Comments about Including the Disciplinary Core Idea
The focus of these lessons is animal mouthparts as they relate to obtaining food, so the teacher might encourage students to also consider how an animal's mouth contributes to its survival in other ways, such as defense or mating. The video "Unhinged" (found in the media resources section of the resource) discusses the ability of a snake to regurgitate its food to escape a predator if needed. It also discusses the internal structures involved in digestion.

Crosscutting Concepts

This resource appears to be designed to build towards this crosscutting concept, though the resource developer has not explicitly stated so.

Comments about Including the Crosscutting Concept
This concept is not fully addressed in this resource. Teachers could emphasize how an animal mouth is made up of discrete structures that carry out the function of obtaining food or other functions. The video of the Unhinged! lesson component refers to specific snake mouthparts that can be used to make this point. Students might also compare their own mouth structures with those of the animals they observe. Teachers could elicit student background knowledge or provide other resources to provide experience with thinking about specialized animal teeth, tongues, jaws, etc. as related parts of a system.

Resource Quality

  • Alignment to the Dimensions of the NGSS: This resource builds toward this performance expectation by providing students with an opportunity to view mouthparts of various animals and construct explanations about their different functions. Two segments concentrate on bird beaks, and a third uses a video for a detailed analysis and comparison of snake and human digestive systems, concentrating on mouthparts. To further address this Performance Expectation, the teacher should relate the various structures considered as subsystems and to consider their interactions within the larger body system of an animal. Teachers might also focus on encouraging students to provide evidence for their predictions about foods they claim are likely to be eaten based on the mouths of animal photos they observe.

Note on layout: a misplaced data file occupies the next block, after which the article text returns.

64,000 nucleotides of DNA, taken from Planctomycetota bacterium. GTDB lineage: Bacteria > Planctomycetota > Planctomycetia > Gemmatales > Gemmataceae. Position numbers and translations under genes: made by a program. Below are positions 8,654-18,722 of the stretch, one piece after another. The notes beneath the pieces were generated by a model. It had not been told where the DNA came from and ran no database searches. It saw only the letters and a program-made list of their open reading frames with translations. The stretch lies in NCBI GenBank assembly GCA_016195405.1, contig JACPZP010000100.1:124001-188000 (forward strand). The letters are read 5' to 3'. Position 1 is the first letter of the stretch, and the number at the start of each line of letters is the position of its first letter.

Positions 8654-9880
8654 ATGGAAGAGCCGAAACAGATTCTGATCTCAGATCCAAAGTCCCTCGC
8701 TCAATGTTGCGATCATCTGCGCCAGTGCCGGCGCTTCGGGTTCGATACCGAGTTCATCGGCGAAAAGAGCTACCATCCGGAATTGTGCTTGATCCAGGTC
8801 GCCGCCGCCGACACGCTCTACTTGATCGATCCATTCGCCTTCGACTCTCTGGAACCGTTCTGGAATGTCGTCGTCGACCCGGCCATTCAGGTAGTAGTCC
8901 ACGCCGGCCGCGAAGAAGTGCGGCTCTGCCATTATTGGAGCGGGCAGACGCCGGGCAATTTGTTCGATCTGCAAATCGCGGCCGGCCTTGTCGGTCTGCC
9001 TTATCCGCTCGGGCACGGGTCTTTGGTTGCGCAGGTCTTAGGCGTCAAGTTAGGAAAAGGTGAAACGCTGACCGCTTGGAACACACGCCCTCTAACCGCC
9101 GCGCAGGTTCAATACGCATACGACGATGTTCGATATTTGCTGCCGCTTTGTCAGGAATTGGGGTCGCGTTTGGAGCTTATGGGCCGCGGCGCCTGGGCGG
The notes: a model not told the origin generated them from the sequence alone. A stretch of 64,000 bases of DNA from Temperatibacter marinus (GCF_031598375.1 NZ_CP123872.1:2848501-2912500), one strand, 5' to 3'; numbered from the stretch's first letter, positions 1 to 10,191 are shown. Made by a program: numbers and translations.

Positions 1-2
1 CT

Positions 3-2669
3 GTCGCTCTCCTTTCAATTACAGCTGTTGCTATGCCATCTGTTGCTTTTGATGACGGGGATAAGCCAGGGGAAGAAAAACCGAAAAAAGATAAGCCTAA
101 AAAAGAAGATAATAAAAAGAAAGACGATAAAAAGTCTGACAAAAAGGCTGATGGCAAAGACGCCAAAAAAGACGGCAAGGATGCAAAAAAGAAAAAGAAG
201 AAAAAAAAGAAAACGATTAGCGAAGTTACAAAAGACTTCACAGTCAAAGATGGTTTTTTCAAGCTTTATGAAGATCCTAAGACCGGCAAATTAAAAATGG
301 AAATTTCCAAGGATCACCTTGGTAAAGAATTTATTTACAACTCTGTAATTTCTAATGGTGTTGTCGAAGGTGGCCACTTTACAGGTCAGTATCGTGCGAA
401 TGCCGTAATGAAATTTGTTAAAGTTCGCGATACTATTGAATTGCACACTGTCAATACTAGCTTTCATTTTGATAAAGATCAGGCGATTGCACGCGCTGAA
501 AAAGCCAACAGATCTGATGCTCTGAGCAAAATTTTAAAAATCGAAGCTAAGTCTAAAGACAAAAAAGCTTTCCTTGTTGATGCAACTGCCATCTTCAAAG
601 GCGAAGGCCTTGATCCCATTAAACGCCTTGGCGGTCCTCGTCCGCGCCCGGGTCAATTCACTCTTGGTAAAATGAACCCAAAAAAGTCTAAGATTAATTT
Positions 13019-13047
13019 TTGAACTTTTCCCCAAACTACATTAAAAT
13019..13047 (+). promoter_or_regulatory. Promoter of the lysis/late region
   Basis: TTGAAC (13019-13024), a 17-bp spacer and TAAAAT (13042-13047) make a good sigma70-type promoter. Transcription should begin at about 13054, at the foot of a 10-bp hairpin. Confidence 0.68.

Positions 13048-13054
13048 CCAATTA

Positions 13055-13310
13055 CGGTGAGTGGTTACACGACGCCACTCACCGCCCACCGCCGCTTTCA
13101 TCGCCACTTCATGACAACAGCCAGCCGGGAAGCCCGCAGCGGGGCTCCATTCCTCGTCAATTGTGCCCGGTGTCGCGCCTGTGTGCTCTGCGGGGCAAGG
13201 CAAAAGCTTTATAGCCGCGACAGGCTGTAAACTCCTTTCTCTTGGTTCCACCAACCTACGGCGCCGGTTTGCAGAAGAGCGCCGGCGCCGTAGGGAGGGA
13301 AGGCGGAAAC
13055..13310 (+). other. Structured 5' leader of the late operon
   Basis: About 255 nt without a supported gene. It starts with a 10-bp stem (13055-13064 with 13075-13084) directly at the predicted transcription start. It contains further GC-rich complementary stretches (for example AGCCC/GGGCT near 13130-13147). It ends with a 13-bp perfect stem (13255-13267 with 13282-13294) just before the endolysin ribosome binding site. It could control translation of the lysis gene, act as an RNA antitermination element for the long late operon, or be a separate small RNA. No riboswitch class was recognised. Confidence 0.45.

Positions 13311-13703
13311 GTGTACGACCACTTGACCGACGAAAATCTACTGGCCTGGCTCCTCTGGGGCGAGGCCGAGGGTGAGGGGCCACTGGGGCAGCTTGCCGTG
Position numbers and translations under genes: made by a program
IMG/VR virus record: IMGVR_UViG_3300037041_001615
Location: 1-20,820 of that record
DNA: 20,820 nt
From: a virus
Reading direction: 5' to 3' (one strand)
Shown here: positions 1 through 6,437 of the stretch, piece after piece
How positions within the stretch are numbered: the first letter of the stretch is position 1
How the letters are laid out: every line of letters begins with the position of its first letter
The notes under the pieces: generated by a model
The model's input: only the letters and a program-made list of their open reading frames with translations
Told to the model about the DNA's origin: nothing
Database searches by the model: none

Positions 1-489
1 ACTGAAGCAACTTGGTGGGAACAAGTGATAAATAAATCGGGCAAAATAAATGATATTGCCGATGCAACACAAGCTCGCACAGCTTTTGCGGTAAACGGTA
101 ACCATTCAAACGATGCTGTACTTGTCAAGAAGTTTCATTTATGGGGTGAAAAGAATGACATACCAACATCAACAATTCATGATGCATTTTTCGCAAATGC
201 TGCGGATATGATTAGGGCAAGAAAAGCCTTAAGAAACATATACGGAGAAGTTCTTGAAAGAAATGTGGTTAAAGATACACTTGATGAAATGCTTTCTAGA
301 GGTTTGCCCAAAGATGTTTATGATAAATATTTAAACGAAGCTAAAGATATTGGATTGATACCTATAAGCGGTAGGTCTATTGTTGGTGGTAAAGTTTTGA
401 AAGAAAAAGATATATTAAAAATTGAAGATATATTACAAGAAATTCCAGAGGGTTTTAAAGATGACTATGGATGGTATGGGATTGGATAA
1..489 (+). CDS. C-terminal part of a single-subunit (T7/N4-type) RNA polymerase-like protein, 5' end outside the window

• Instructional Supports: Support materials for the teacher in each phase of the lesson include background information and discussion questions, but little support is provided for differentiation of instruction. An enrichment activity for advanced learners could be having students compare simple tools to bird beak types as a way of furthering their understanding of the relationship between structure and function. The video that goes along with Part 3 of the lesson includes a "Descriptive Video" option for the vision impaired. An additional resource that would support instruction is the Skulls 3D Viewer Gallery at the website of the California Academy of Sciences: http://legacy.calacademy.org/academy/exhibits/skulls/ NOTE: web page linked has the heading "Part 1" prior to the four steps referenced in this evaluation. There are no further Parts apparent, so the four steps listed under Part 1 appear to be the complete lesson sequence.

  • Monitoring Student Progress: While many discussion questions are provided, the resource lacks answers, sample student responses, or rubrics to aid in using them for assessment. Anecdotal evidence of student understanding can be gained from observation of their drawings, as well as their verbal responses.

  • Quality of Technological Interactivity: Students view animal photos and a video to provide information on which to base their explanations and predictions, but use of technology is not highly interactive.